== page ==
Lady Luck was most certainly not the side of Las Vegas sports books during the Super Bowl as some reported six- and seven-figure losses in part due to a seemingly deep-pocketed mystery bettor and the many records set during the game, which allowed gamblers to cash in on proposition bets.
Gamblers wagered a record $158.6 million on the big game at Nevada's 198 sports books, over $20.1 million more than in 2017. But the unaudited tallies released Monday by the Nevada Gaming Control Board showed sports books made a profit of only about $1.2 million on the action, around $9.8 million less than in 2017 and not even close to the $19.7 they cleared in 2014.
Sports books around Las Vegas had selected the New England Patriots over the Philadelphia Eagles to win their second straight Super Bowl. Bookmakers initially posted lines ranging between 5 and 6 1/2 points and the over/under for total points scored in the game at 48.
"The game didn't quite go exactly the way he had hoped for, but we kind of grinded out a small win on this particular event when you consider all things," said Jay Rood, who heads sports betting operations for MGM Resorts International, where the Patriots were a 4.5 favorite. "When you consider us as an overall hotel-casino company, I think at the end of the day, we are going to be all right. We had thousands of people here enjoying themselves watching the game."
The sports book at the Mirage, owned by MGM Resorts, took a bet for more than $2 million on the Eagles.
The same bettor who took this city's legal sports books for millions of dollars on the World Series also placed a $500,000 wager on the Eagles at the South Point sports book. The man also placed two bets of $1 million with William Hill, which runs more than 100 sports books in Nevada and has a mobile app.
William Hill on Sunday reported ending the night with a multimillion-dollar loss, with $3.2 million alone to the mystery bettor. The operator said that based on the number of tickets, 54 percent of bettors were correct in choosing the Eagles on the point spread and 75 percent on the money line. Fifty-six percent of tickets were correct on choosing the over for the total points scored in the game, which the operator had at 49.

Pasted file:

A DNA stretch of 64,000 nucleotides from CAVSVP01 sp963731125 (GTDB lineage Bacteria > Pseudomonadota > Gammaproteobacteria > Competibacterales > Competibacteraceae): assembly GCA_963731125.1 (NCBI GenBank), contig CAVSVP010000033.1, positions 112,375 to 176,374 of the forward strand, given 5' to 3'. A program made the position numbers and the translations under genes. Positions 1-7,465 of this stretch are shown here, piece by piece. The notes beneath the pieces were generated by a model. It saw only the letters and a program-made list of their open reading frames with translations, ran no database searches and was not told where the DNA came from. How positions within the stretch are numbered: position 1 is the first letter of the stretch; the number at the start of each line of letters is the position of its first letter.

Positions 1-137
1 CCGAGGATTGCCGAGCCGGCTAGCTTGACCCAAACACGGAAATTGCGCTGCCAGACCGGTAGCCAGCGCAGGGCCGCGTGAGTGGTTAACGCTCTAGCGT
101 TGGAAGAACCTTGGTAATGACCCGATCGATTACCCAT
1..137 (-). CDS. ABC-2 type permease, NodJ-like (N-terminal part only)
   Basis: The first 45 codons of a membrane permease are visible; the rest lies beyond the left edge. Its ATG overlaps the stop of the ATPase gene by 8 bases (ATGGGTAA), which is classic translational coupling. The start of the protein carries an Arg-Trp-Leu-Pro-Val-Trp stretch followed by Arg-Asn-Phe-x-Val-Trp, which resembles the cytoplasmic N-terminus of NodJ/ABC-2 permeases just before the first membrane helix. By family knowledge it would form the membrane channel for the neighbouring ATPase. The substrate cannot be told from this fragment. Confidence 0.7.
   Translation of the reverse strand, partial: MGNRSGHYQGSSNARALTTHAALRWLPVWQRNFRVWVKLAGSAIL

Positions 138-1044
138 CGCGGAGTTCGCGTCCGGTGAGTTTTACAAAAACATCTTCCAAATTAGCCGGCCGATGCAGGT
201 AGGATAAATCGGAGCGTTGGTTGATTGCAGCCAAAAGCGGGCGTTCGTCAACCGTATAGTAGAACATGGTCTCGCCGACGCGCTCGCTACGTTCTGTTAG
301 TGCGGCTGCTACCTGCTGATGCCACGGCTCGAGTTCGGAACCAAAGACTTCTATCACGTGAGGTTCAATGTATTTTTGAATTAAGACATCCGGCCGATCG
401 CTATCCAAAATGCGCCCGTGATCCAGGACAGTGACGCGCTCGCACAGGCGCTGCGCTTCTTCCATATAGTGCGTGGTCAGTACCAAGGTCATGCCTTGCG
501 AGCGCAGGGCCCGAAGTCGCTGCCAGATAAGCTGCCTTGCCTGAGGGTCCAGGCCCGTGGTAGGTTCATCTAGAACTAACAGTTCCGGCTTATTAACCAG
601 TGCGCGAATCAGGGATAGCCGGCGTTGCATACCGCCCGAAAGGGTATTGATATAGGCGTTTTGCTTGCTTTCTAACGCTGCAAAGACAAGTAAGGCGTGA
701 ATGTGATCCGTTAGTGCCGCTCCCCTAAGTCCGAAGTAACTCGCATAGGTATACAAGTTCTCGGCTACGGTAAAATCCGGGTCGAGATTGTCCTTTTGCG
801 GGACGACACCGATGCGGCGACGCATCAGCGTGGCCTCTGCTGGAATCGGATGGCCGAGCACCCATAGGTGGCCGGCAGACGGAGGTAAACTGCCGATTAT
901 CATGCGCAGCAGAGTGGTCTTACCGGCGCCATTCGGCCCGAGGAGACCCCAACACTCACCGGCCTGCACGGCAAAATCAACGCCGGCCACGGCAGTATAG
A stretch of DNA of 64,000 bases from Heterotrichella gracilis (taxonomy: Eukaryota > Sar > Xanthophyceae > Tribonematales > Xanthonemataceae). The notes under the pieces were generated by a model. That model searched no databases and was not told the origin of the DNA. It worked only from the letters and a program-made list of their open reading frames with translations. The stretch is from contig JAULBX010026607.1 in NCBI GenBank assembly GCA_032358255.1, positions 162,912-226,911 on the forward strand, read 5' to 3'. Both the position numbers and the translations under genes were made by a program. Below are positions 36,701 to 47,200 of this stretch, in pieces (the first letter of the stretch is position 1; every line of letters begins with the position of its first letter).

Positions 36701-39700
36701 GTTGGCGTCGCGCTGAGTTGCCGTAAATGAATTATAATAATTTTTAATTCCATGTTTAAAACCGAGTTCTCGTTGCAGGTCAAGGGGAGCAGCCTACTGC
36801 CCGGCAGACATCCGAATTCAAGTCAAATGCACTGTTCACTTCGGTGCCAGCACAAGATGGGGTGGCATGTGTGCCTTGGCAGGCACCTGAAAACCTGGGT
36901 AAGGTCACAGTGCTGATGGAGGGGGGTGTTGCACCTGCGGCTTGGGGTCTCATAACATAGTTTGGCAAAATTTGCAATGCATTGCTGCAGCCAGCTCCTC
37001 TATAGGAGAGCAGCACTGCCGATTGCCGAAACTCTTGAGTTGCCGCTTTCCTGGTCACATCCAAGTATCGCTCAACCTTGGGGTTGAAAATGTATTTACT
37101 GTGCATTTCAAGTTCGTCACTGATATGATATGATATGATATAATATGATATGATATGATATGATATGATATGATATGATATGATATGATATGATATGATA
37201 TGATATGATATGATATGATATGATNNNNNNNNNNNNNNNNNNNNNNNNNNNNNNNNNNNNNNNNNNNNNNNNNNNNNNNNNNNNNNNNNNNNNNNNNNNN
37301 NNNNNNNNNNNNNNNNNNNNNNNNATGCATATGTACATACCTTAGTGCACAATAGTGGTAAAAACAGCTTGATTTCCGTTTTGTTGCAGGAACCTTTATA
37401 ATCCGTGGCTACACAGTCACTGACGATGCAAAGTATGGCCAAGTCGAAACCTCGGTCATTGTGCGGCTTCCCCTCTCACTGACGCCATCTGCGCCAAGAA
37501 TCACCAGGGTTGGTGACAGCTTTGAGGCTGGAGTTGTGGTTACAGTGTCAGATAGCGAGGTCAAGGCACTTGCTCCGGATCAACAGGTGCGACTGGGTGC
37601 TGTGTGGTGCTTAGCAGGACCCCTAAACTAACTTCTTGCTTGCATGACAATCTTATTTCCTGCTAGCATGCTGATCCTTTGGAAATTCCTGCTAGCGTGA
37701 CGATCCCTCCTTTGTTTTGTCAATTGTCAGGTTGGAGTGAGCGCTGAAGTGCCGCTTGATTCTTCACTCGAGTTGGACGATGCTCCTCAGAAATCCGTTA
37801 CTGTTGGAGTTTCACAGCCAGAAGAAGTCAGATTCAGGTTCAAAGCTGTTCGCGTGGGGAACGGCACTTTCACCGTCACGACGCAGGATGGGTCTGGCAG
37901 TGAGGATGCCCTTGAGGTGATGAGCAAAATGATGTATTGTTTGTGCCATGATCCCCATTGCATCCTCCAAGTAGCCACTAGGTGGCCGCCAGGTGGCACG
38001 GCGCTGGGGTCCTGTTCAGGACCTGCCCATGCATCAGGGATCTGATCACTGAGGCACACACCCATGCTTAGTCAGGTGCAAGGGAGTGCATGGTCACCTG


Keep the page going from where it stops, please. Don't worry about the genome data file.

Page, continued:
The casino industry's largest lobbying group in the U.S., the American Gaming Association, estimated that Americans would wager about $4.76 billion on the big game, but only 3 percent or $138.5 million would be done legally at sports books in Nevada.
Across Las Vegas, proposition bets — wagers offered on unique and various cases — left gamblers rejoicing as the game set all kinds of records.
"Well, we are a little disappointed with the bottom line," said Jay Kornegay, the sports book director of the Westgate Las Vegas. "This event is dominated by the general betting public and they always like to bet on things to happen. So, they like to bet the yeses more than the nos. They like to bet the overs more than the unders, and a lot of those come through for them. We had our worst Super Bowl prop results ever."
The sports book paused cashing tickets after midnight and resumed later in the morning. It still had around 100 people in line Monday afternoon waiting to get paid.
One of the proposition bets that hurt the Westgate was whether the game's MVP Nick Foles would score a touchdown. He did. That bet paid 8-1.
Kornegay said every single one of the players who scored a touchdown had a proposition bet on him.
"Not only did they score a touchdown, but we also had props on whether they would score in the first half," Kornegay said. It was a double whammy for us."